By Jennifer Bleakley

You are such a loser.

You sound so stupid.

Who do you think you are? You don’t belong here.

The words taunt and belittle, hitting their mark, leaving my heart battered and bruised. The words rapid fire against my mind, continuing their siege until I lower my head in defeat.

The words spoken, not from another, but from within, are evidence of a fierce internal battle.

A battle I have fought for many years—the battle of comparison.

Single or married, with children or without, stay home mom or working mom, size 2 or size 20, organic or processed, introvert or extrovert….so many comparisons. So much time wasted. So many wounded hearts.

Can you imagine the contentment—the freedom—we could experience if we let go of comparison?

How many times have we gotten that thing we’ve longed for, yet instead of feeling content, our eyes instantly wander, catching a glimpse of something else—a better thing….a more desirable thing. And suddenly, we are discontent—off searching for the next thing.

I truly believed my comparison battles would end when a wedding ring was placed on my finger…boy was I wrong. In fact, quite the opposite happened. Marriage seemed to open the proverbial Pandora’s Box on comparison: others were getting houses, nice cars, becoming pregnant, saving for their kid’s college…..who could keep up with all of that??

Oh we tried. Amassing thousands and thousands of dollars of debt in order to keep up, feeling pummeled in the process. Something had to give.

One night we went to dinner at the home of some new friends. Their house, while nothing fancy, was full of peace and joy. The meal, while simple and basic, was served with love and hospitality. And the conversation, oh how it washed over my heart like a precious healing balm.

Our hosts were clearly content with their lives. They lived simply, choosing to live within their means, to be grateful for what they had been given, and refusing to engage in the battle of comparison.

I was fascinated! Was this truly possible? Could I really disengage from this daily (sometimes hourly) battle? Could I experience freedom to be who God created me to be without longing to be someone else?

That night, I began a quest. If there was a way to win the battle that waged in my mind, I would find it.

Yet, I quickly discovered that when 90% of a battle takes place in your own thoughts, you have to get creative with the warfare. I couldn’t win this battle through external methods. I couldn’t avoid going places where I might run into people who I deemed “better” than me (or I would never leave the house!). I couldn’t take a pill, exercise more, or get a make-over.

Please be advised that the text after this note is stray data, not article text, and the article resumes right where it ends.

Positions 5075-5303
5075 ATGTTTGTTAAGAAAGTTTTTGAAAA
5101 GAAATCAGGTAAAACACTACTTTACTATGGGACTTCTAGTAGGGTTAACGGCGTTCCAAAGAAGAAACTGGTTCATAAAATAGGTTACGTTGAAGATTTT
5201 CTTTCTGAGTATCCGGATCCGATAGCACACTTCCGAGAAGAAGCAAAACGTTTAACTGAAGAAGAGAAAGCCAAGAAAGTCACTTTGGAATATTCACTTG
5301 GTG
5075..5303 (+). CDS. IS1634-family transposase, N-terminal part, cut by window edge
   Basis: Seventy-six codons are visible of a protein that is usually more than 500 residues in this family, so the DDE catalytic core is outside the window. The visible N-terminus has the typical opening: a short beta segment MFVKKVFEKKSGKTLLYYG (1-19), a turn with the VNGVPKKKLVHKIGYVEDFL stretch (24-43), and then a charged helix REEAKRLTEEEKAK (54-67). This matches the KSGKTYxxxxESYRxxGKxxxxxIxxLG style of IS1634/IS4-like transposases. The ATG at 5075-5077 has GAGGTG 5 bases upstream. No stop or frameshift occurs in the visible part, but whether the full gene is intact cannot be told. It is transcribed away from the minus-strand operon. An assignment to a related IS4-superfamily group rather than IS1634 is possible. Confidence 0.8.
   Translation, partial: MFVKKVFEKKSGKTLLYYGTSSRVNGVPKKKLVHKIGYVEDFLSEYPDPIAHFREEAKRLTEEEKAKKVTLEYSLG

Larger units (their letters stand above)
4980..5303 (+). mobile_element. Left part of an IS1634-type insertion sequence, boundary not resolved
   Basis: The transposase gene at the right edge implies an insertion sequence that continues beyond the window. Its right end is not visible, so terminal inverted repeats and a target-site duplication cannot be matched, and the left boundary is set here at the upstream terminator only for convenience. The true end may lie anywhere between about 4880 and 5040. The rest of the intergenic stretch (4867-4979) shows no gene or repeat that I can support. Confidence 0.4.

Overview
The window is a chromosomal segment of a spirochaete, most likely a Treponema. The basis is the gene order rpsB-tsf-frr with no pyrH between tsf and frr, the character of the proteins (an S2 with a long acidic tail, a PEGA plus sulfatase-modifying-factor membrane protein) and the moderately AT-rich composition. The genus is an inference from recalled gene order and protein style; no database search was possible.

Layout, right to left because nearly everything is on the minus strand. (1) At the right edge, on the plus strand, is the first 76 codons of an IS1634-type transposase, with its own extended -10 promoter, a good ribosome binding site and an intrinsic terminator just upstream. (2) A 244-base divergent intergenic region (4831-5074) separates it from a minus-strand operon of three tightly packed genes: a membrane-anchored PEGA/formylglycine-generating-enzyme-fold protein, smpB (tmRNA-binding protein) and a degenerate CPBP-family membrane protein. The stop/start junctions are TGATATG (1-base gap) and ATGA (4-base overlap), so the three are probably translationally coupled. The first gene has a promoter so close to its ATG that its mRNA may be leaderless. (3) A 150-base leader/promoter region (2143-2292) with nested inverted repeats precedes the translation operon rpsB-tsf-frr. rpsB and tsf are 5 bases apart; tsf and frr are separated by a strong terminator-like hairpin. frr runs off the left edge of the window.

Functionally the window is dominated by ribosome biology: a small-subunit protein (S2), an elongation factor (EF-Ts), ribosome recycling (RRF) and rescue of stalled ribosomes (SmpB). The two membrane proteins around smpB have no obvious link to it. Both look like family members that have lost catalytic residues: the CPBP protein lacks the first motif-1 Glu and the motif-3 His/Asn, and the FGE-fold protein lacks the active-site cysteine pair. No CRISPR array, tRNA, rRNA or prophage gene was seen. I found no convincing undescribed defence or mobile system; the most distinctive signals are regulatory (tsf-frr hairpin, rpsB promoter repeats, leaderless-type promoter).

No, an internal battle must be fought internally.

And so I started with prayer—asking God to help me become aware of my inner voice—specifically the condemning taunts of comparison. I began to notice “clue-words”—words like “should,” “not as,” and “I’ll never,” which indicated I was comparing myself to others. (And let’s just say, I used those words a lot!)

I then thought of my friend and how grateful she seemed to be for everything she had, and for what others had! Thinking gratefulness might just hold the key, I began substituting comparison thoughts with grateful thoughts. (This was really hard at first, but it became easier with practice).

For example, when I started to think, “She is so much more successful than I will ever be,” I would force myself to rephrase it (for me, in the form of a prayer): “Lord, thank you for blessing her with that opportunity. And thank you for the opportunities you have given me. Help me be content with what I have.”

It sounded phony at first, but I soon started to mean what I was saying.

It was working!

I accidentally discovered that gratefulness for another’s blessings allows us to see more of our own.

This is still a work in progress for me—a battle that I will fight for the rest of my life. But it is a battle I now win more days than I lose. And it is a battle, I pray, in which we all will experience victory.

For we were all created to be unique. We were created to look differently, act differently, parent differently, play differently.

Oh that we would stop comparing ourselves to each other, and instead pursue who we are meant to be!

Who are you?

What talents, gifts, attributes do you have that you can be grateful for today?

Write them down.

Say them out loud.

Thank God for them.

And today, claim a victory in the battle of comparison!

Jennifer Bleakley draws from her experience as a mother and former grief counselor to write stories of hope which families can enjoy together. Her first book—the true story of a horse who led people to see hope—will be released in May 2018 by Tyndale House Publishers. Jen is a contributing author for Treasuring Christ Curriculum, She Believes online Bible study, and blogs regularly at about glimpsing God’s magnificence in the midst of her mundane life. If she’s not typing away on her beat-up computer, she is most likely hanging with her family, training her needy Golden Retriever, kayaking down a river, or buried under a pile of laundry, dreaming of the beach!

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1 Comment

  1. Cheryl May

    wow! I can totally relate!
    We ALL compare, but why? Media fuels it, but we have the choice whether to believe it or not.
    I so agree, a simplier life just bring so much more joy! I’m striving for that.
    Luv this! Keep writing!


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